Hurricane Ian struck western Cuba Tuesday (Sept. 27) as a Category 3 storm and lost very little steam as it moved over the island and into the Gulf of Mexico, where the hurricane then ramped up to a Category 4 storm. The hurricane then continued to intensify as it barreled toward the west coast of Florida, nearly reaching Category 5 strength — the most powerful category for hurricanes — before making landfall near the barrier island of Cayo Costa.
Hurricanes typically lose strength as they move over land, so why didn't Ian rapidly weaken upon hitting Cuba? Several factors, including climate change, may have helped the storm gain and retain its power.
For starters, Ian passed through the extremely warm waters of the northwestern Caribbean Sea on its way to Cuba. There, the sea surface temperature is about 1.8 degrees Fahrenheit (1 degree Celsius) warmer than it has been in years past, in large part due to climate change, the Associated Press reported.
The temperate water fueled Hurricane Ian's rapid growth, as did the region's low wind shear, meaning its lack of variation in wind speed or direction between the ocean's surface and the lower atmosphere, the National Hurricane Center (NHC) reported Monday (Sept. 26) evening. High wind shear can disrupt a growing hurricane's spiral structure and potentially tear the storm apart. Instead, the warm water and low wind shear allowed Ian to grow stronger and become better defined before reaching Cuba's shore.
The then-Category 3 hurricane reached the island around 4:30 a.m. ET Tuesday with maximum sustained winds near 125 mph (201 km/h). At that time, the NHC reported that "Ian is expected to spend only a few hours over western Cuba, and little overall change in strength is likely during that time," since spending minimal time over land would help the storm retain its moisture and high wind speeds.
As predicted, the storm's center moved off Cuba's shore and entered the southeastern Gulf of Mexico by about 10 a.m. ET; there, the combination of warm water and low wind shear fueled the storm's intensification into a Category 4 hurricane.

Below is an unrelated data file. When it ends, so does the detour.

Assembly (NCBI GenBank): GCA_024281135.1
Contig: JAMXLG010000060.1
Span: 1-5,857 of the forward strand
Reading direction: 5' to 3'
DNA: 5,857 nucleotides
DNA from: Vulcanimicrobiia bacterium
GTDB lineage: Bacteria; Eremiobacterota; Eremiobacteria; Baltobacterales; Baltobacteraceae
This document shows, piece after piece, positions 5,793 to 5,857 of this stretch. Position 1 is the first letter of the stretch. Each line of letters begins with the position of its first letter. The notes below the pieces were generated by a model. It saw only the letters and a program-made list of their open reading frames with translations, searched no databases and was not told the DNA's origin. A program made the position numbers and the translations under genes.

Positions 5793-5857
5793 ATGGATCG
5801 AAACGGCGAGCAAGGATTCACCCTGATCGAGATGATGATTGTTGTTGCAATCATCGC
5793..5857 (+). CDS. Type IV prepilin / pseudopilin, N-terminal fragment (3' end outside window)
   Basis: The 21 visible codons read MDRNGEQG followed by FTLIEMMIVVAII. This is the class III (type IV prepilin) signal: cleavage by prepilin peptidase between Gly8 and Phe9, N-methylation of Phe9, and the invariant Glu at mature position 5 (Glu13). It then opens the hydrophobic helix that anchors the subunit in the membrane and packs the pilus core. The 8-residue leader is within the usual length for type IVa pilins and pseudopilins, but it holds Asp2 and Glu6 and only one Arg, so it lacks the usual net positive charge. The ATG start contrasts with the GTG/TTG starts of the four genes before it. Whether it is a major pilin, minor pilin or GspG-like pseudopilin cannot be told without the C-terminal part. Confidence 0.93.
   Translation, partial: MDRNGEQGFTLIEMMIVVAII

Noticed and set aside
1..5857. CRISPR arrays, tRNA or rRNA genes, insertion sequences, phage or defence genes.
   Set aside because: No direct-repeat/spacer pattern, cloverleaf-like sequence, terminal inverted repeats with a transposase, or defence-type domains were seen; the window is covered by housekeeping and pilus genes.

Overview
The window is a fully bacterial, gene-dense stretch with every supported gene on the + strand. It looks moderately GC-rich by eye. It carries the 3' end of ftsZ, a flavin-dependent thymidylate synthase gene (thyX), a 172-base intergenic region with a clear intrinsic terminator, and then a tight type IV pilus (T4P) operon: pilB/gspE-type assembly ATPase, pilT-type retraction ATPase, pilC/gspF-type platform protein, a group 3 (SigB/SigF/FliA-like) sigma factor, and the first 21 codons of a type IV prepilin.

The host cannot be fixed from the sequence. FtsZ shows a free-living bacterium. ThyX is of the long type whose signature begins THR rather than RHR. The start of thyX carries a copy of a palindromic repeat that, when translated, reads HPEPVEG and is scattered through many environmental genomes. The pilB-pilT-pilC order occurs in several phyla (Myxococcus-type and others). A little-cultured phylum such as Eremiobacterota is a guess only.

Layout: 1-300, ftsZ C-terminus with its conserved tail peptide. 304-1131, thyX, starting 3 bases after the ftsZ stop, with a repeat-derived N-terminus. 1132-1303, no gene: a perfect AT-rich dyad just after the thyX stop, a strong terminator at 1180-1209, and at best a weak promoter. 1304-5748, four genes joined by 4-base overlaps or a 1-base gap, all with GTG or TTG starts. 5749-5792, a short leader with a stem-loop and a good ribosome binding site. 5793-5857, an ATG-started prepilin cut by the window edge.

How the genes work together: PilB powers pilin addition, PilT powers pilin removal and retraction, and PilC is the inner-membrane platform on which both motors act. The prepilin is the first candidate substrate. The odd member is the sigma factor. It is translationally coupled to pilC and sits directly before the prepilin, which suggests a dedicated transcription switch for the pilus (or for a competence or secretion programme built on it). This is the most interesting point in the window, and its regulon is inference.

Since the storm's formation, Ian has gone through several periods of "rapid intensification," meaning the hurricane's maximum sustained winds increased by at least 35 mph (56 km/h) in a 24-hour period. Research suggests that the proportion of North Atlantic hurricanes that undergo rapid intensification has been on the rise since the 1980s and that this increase may be linked to climate change, according to a 2019 report in the journal Nature Communications. That said, natural climate variations may account for some of the increase, according to NASA's Jet Propulsion Laboratory.
Another study, published in 2020 in the journal Nature, suggested that rising ocean temperatures may now allow hurricanes to move farther inland than they did 50 or 60 years ago. Scientists theorize that modern-day hurricanes pick up and hang on to moisture more effectively because of the oceans' unusual warmth and that this extra moisture slows the storms' decay over land. Now, hurricanes weaken by only about 50% within the first day of landfall, compared with 75% in the 1970s, the study authors reported.
However, it's difficult for experts to confirm if these broad trends factor into how Hurricane Ian formed and tore through the Atlantic this week. "It's really hard to say that climate change has an impact on any one storm in terms of its formation or its individual intensity," Kristen Corbosiero, a hurricane scientist at the University at Albany, told the Associated Press.
After entering the Gulf, Ian did encounter moderate wind shear and some patches of dry air before reaching the Florida coast, but due to its great size, the storm system was expected to be "fairly resilient" against these potential speed bumps, the NHC stated. The storm's magnitude and speed may even grant it enough juice to cross the entire Florida Peninsula.
"Ian is likely to remain more intact as it crosses the Florida peninsula (due to both its stronger initial wind speed and its faster forecast forward speed), and this now increases the threat of hurricane-force winds on the east coast of Florida," the NHC warned at 11 a.m. ET Wednesday (Sept. 28). "This necessitates the issuance of a Hurricane Warning on the east coast of central Florida."
Originally published on Live Science.
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Nicoletta Lanese is the health channel editor at Live Science and was previously a news editor and staff writer at the site. She holds a graduate certificate in science communication from UC Santa Cruz and degrees in neuroscience and dance from the University of Florida. Her work has appeared in The Scientist, Science News, the Mercury News, Mongabay and Stanford Medicine Magazine, among other outlets. Based in NYC, she also remains heavily involved in dance and performs in local choreographers' work.